It was May 2008. Dorsey was giving The Star a two-day tour of Gonzales, La., his hometown. Jambalaya is big in Louisiana, and the center of the andouille universe is Gonzales. Dorsey wanted to stop. There was a jambalaya stand on the side of a busy highway. They pack pounds of the stuff into Styrofoam trays. It wasn’t long before Dorsey was scraping the bottom with a plastic fork, talking about another place down the road. A seafood shack. He had crawfish paddling through his mind. Dorsey drove there and ordered five pounds, twisting off the tails and just ravaging those little bugs.

It’s not easy for a man with no known boundaries to find satisfaction, but Glenn Dorsey found it that afternoon. He sat back in that roadside seafood shack and exhaled. He’d have to play football soon, but there was still time to soak in the excitement of being 22, rich and being on the front end of certain greatness.

He would make it in the NFL. For now, he might as well enjoy life. Success would come.

“It’s not going to happen overnight,” Dorsey says, and he knows that now, after the last 12 months forced upon him a dose of reality. “I don’t care where you played your college football at. There’s nothing like the NFL.”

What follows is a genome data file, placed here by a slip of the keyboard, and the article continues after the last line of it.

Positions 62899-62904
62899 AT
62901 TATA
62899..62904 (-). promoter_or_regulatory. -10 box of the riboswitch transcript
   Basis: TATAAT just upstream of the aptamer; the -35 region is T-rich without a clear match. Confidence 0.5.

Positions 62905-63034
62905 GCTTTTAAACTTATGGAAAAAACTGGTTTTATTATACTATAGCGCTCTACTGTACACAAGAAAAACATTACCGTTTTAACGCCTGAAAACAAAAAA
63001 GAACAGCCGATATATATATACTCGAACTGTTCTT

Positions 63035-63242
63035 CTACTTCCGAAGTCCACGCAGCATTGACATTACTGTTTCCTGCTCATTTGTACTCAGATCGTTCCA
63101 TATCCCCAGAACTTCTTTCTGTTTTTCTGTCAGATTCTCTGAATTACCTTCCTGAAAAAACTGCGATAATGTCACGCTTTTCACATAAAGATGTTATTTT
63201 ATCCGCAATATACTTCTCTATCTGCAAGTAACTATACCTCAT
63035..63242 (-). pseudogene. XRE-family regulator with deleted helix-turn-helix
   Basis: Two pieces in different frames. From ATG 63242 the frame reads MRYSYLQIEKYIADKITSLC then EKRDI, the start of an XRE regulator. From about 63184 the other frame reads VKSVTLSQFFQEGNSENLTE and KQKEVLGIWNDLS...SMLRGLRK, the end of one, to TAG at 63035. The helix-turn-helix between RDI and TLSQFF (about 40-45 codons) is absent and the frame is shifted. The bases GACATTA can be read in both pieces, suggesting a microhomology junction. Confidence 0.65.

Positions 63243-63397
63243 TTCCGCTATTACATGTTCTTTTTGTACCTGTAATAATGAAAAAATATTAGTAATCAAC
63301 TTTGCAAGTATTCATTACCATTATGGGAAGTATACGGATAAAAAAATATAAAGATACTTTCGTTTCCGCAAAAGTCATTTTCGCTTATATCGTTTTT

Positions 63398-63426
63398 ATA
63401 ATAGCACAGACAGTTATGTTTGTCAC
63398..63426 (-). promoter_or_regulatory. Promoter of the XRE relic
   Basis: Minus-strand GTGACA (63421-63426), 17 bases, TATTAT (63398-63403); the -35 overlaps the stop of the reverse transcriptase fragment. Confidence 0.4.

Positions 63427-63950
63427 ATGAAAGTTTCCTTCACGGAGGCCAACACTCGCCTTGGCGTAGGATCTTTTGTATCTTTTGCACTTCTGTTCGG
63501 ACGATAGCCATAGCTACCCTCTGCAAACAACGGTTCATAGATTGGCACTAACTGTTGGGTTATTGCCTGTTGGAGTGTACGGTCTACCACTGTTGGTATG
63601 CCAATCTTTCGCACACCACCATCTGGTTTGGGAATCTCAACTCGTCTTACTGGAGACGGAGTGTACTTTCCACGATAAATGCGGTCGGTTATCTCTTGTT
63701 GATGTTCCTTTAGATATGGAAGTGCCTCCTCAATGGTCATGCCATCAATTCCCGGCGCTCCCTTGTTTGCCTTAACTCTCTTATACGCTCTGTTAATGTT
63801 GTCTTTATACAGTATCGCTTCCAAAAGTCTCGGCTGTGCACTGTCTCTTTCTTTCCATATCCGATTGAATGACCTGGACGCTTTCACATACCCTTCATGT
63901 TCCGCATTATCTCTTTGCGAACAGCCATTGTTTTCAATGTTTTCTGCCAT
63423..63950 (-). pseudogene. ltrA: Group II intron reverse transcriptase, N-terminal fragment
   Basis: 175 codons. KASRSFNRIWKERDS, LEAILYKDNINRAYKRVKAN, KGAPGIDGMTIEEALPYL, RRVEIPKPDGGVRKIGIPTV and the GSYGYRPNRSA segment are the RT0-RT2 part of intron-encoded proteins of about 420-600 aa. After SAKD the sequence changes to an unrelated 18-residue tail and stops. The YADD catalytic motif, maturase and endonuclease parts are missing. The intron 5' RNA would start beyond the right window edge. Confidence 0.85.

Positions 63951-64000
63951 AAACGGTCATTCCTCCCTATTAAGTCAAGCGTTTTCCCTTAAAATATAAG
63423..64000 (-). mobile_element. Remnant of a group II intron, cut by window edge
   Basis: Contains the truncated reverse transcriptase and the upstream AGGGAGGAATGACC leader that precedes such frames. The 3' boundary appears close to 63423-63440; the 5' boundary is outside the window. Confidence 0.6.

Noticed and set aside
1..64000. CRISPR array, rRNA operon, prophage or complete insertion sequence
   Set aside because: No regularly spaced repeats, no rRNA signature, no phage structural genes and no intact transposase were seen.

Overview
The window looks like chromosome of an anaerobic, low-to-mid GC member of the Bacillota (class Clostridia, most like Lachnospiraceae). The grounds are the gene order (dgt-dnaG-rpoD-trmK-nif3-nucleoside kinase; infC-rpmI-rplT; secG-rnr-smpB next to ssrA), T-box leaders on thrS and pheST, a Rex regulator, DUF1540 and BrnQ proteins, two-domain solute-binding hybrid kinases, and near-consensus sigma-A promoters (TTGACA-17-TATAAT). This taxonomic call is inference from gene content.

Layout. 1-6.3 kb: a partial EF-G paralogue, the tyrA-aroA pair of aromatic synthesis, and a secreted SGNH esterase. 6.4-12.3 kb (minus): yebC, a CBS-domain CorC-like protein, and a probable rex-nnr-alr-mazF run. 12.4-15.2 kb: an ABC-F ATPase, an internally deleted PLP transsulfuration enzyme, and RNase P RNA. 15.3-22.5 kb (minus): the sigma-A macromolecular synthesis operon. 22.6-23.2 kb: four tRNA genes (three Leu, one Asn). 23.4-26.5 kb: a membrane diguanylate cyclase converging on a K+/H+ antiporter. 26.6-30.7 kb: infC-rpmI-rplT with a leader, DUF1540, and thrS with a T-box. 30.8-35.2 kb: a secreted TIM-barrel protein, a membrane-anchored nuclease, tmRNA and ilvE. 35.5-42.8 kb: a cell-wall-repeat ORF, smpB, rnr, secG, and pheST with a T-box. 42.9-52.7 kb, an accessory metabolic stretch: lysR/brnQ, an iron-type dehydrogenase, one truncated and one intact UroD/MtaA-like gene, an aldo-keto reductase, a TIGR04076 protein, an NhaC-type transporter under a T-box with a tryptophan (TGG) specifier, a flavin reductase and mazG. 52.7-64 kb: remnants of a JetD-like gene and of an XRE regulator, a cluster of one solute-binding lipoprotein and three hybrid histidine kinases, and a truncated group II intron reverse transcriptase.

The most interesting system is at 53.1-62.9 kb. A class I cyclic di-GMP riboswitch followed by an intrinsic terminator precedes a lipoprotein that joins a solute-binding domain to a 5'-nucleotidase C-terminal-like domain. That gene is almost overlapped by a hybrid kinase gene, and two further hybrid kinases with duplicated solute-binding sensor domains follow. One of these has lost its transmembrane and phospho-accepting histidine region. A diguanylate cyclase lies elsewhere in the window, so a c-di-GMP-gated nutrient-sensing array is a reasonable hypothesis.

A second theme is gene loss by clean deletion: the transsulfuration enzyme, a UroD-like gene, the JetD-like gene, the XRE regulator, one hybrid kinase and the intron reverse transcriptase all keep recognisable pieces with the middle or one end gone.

The Chiefs wanted Dorsey to play defensive tackle last season. His playing weight then was 320 pounds. Dorsey’s rookie year was less than memorable, and so was the Chiefs’ defense. Coordinator Gunther Cunningham left after the season, and head coach Herm Edwards was fired.

Haley took over, and he was talking about moving to the 3-4 defense. Dorsey didn’t seem to fit. He wasn’t the stout cinder block to play nose tackle, and he wasn’t the towering and quick player to hold down an end spot. But end is where the Chiefs saw him. He’d need a kind of quickness, conditioning and motor that had been untapped in Dorsey’s past.

“He’s not necessarily the dimensions that you think of,” Haley says now, “when you think of a defensive lineman.”

So Dorsey went home after that rookie year, still undisturbed by consequences or reality, and started eating. His family is full of generous cooks, and Dorsey joked after being drafted last year that the taste of the family meals is overshadowed only by the bounty.

“I was working out and everything, you know,” he says of the offseason. “I was just eating well.”

Dorsey returned to Kansas City in the spring, having gained nearly 30 pounds in three months. He wasn’t the only player with LSU ties to report to the team’s offseason conditioning program in worrisome shape. Wide receiver Dwayne Bowe, the Chiefs’ top draft pick the year before they picked Dorsey, also had packed on an extra 30 pounds. Bowe plays a position that can be affected by a swing of three pounds, and he had gained 10 times that amount.